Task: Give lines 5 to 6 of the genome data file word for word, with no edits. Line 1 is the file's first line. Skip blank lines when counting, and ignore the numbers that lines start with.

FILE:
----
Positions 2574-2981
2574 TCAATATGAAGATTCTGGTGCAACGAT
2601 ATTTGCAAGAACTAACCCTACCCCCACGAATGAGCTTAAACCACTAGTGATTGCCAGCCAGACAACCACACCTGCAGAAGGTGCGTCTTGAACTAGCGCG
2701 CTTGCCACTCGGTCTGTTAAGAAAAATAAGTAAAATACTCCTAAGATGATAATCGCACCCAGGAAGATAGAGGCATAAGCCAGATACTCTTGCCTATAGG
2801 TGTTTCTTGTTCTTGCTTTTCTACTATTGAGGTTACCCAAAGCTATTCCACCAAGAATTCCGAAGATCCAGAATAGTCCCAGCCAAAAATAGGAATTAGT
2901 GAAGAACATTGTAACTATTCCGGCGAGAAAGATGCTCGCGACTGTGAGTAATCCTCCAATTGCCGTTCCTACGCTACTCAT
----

2801 TGTTTCTTGTTCTTGCTTTTCTACTATTGAGGTTACCCAAAGCTATTCCACCAAGAATTCCGAAGATCCAGAATAGTCCCAGCCAAAAATAGGAATTAGT
2901 GAAGAACATTGTAACTATTCCGGCGAGAAAGATGCTCGCGACTGTGAGTAATCCTCCAATTGCCGTTCCTACGCTACTCAT